Goodreads helps you keep track of books you want to read.
Start by marking “Shapers of Christian Orthodoxy: Engaging with Early and Medieval Theologians” as Want to Read:
Shapers of Christian Orthodoxy: Engaging with Early and Medieval Theologians
Enlarge cover
Rate this book
Clear rating
Open Preview

Shapers of Christian Orthodoxy: Engaging with Early and Medieval Theologians

4.0 of 5 stars 4.00  ·  rating details  ·  15 ratings  ·  7 reviews
IrenaeusTertullianOrigenAthanasiusThe CappadociansAugustineAnselmAquinas The best of evangelical theology has always paid attention to the key thinkers, issues and doctrinal developments in the history of the church. What God has done in the past is key to understanding who we are and how we are to live. The purpose of this volume is threefold: to introduce a selection of ...more
Paperback, 398 pages
Published November 5th 2010 by IVP Academic (first published January 1st 2010)
more details... edit details

Friend Reviews

To see what your friends thought of this book, please sign up.

Reader Q&A

To ask other readers questions about Shapers of Christian Orthodoxy, please sign up.

Be the first to ask a question about Shapers of Christian Orthodoxy

This book is not yet featured on Listopia. Add this book to your favorite list »

Community Reviews

(showing 1-30 of 54)
filter  |  sort: default (?)  |  rating details
Bradley Green is a theology professor at Union University in Jackson, Tennessee. He is one of the founders of Augustine School, which is a classical Christian school in Jackson. He has written several academic books including one on Augustine: Colin Gunton and the Failure of Augustine: Theology of Colin Gunton in light of Augustine (Wipf & Stock 2010).
In the introduction to Shapers of Christian Orthodoxy, Green defends his reason for the study of early Christian theologians by stating two
Intervarsity Press is doing a wonderful work for Christians with their commitment to bringing the writings of the ancients to us. Among these is an introduction to some early and medieval theologians that is called “Shapers of Christian Orthodoxy”.
This book covers the life, thought, writings, and theology of Inenaeu, Tertullian, Origen, Athanasius, The Cappadocians, Augustine, Anselm, and Aquinas.
The contributors are honest about the ones of whom they write. They show their great contributions t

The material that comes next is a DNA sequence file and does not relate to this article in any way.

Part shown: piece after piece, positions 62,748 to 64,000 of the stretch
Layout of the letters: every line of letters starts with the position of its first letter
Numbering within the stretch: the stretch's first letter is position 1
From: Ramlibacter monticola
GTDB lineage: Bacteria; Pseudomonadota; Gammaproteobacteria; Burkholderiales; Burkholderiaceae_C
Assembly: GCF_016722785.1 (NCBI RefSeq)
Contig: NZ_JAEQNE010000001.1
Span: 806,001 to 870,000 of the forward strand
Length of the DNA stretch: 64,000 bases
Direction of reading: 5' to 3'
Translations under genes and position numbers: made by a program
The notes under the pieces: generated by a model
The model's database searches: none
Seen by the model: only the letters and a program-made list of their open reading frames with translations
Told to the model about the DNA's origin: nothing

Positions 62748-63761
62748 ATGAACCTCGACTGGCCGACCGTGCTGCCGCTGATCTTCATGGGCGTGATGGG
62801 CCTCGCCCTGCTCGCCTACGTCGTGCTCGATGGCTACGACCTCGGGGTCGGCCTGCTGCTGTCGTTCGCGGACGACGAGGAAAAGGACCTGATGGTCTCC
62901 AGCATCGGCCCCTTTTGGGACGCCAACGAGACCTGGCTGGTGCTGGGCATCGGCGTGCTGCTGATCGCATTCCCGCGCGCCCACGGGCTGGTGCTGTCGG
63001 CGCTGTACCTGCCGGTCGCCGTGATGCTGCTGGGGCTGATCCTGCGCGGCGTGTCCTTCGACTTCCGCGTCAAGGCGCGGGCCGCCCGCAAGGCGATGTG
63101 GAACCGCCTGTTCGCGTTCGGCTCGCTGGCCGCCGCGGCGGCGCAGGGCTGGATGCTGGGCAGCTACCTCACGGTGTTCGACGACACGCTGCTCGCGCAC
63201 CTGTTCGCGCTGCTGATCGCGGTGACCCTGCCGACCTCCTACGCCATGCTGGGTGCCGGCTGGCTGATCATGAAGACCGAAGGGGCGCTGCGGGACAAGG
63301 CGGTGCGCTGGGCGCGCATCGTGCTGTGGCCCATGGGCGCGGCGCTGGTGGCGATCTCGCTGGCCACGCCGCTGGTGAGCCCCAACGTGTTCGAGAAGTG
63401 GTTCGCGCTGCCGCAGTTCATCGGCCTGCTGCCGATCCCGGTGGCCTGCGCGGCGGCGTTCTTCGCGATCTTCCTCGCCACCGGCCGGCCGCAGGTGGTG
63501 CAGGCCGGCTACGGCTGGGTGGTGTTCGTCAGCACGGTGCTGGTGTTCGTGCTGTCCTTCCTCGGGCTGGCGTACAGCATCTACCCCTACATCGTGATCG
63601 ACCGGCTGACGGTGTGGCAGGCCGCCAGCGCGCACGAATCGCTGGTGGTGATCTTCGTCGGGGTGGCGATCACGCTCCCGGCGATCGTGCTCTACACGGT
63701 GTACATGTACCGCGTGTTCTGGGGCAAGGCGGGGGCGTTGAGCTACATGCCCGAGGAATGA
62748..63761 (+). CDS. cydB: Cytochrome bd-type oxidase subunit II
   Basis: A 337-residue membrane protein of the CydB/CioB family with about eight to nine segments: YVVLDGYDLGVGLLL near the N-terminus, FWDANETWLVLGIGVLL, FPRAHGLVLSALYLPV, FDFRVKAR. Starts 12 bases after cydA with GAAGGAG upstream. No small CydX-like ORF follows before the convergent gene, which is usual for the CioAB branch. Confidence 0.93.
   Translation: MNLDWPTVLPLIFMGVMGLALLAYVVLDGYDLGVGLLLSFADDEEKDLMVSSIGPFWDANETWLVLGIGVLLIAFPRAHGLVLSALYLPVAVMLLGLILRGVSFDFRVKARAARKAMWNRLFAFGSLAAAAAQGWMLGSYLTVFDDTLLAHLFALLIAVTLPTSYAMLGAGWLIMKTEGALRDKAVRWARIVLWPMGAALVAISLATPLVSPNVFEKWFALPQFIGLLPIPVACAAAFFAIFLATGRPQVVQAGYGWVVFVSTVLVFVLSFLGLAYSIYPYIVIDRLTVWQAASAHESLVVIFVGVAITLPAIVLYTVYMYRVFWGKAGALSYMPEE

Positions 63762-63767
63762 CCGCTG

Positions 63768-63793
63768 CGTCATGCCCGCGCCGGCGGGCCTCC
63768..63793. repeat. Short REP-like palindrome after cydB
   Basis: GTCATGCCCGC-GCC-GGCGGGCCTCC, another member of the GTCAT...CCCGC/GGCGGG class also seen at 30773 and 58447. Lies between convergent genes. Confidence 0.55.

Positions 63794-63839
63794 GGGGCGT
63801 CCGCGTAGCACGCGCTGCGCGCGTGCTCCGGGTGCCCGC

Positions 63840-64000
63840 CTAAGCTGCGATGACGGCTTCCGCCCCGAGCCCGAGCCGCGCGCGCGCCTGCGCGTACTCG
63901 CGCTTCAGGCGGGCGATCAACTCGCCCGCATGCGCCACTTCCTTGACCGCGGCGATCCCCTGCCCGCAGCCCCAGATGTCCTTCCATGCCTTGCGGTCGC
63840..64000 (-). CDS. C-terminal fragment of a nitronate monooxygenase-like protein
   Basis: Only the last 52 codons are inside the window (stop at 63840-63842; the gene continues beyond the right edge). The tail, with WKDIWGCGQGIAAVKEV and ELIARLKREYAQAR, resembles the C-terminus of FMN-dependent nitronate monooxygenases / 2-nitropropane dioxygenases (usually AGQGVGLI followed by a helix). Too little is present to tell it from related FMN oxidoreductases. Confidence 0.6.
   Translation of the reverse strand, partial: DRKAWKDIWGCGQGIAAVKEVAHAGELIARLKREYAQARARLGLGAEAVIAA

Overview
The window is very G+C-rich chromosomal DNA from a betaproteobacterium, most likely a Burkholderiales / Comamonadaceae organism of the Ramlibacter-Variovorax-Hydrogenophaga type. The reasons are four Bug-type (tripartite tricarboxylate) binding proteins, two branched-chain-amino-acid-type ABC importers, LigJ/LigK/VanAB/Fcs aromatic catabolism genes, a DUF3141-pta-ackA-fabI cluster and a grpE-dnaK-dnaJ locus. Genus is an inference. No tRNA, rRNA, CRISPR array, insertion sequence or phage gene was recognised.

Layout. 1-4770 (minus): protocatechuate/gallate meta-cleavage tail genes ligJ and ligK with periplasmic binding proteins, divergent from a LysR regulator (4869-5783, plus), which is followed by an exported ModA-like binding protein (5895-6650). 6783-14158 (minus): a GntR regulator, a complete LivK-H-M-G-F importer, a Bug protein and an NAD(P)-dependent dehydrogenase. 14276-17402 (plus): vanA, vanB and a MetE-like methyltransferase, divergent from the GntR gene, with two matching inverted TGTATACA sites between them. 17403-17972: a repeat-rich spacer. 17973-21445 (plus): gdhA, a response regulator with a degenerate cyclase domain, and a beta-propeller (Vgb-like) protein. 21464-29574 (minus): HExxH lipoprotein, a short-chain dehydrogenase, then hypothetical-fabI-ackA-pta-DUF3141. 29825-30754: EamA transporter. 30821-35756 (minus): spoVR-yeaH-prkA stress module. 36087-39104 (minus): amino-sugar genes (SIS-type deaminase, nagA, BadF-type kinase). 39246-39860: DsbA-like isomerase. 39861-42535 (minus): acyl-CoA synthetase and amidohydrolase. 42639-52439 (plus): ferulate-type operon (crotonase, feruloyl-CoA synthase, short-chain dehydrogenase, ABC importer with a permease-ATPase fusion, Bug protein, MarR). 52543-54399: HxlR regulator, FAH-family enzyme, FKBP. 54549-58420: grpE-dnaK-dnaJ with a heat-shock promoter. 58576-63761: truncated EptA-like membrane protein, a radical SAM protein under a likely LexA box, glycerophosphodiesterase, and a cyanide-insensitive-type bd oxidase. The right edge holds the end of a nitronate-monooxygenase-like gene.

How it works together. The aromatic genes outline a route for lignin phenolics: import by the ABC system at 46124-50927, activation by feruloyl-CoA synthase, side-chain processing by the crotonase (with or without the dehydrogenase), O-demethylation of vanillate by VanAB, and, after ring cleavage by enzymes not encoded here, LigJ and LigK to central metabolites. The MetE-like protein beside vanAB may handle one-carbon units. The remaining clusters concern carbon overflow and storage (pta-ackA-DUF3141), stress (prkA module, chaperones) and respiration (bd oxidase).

Reading this book reminded me of what a great debt we owe the early fathers of the church. Whether it is Tertullian wrestling with the relationship of Greek philosophy and Christian theology, the three Cappadocians (not a musical group) doing fine thinking about the nature of the Trinity, or Athanasius meeting the Arian challenge in his work on the incarnation, we owe these believers a great debt.

This book includes biographies of each of these theologians (Irenaus, Tertullian, Origen, Athanasius
Craig Hurst
It has often been said that “those who forget history are doomed to repeat it.” This is not just a warning for political, educational or social leaders. It is a warning for the Church as well. If there is anything that recent theological controversies have shown us, it is that knowing the history of doctrinal development–and specifically orthodox theological development–is key to understanding where we are and why we are here (rather than somewhere else), when it comes to the Church’s articulati ...more
Dwight Davis
Good overview of Patristic and medieval thinkers. Great use of primary sources in all the essays. There were some controversial doctrines that were mentioned and refuted but not discussed (i.e. Universalism in Origen) but the authors did a great job of doing theological overviews of the great early thinkers of the Church.
Jonathan Tomes
Overall, this is a great entry point for further study. For the most part, the entries are well written. The accompanying bibliographies are especially useful. I was not to keen on the Aquinas chapter. Aquinas was closer to Paul than Augustine? Oh brother!
Skipper Boatwright
This is a good overview of early-medieval church fathers. Lots of primary source use.
Kara marked it as to-read
Oct 19, 2015
Jesse Slimak
Jesse Slimak marked it as to-read
Sep 02, 2015
John added it
Aug 12, 2015
Symone marked it as to-read
Jun 15, 2015
Amanda Noonan
Amanda Noonan marked it as to-read
Apr 13, 2015
Dexter marked it as to-read
Dec 03, 2014
Timothy marked it as to-read
Aug 17, 2014
imLock marked it as to-read
May 08, 2014
Leanne marked it as to-read
Mar 08, 2014
Eric Sawyer
Eric Sawyer marked it as to-read
Jan 16, 2014
Denys Shkribliak
Denys Shkribliak marked it as to-read
Sep 07, 2013
Matthew Reeves
Matthew Reeves marked it as to-read
Aug 21, 2013
Dan Kassis
Dan Kassis marked it as to-read
Jul 28, 2013
David de Bruyn
David de Bruyn marked it as to-read
Dec 29, 2013
Dave Diaspora
Dave Diaspora marked it as to-read
May 21, 2013
Spencer marked it as to-read
Apr 03, 2013
Eric Nygren
Eric Nygren marked it as to-read
Feb 08, 2013
Alex is currently reading it
Feb 01, 2013
« previous 1 next »
There are no discussion topics on this book yet. Be the first to start one »

Share This Book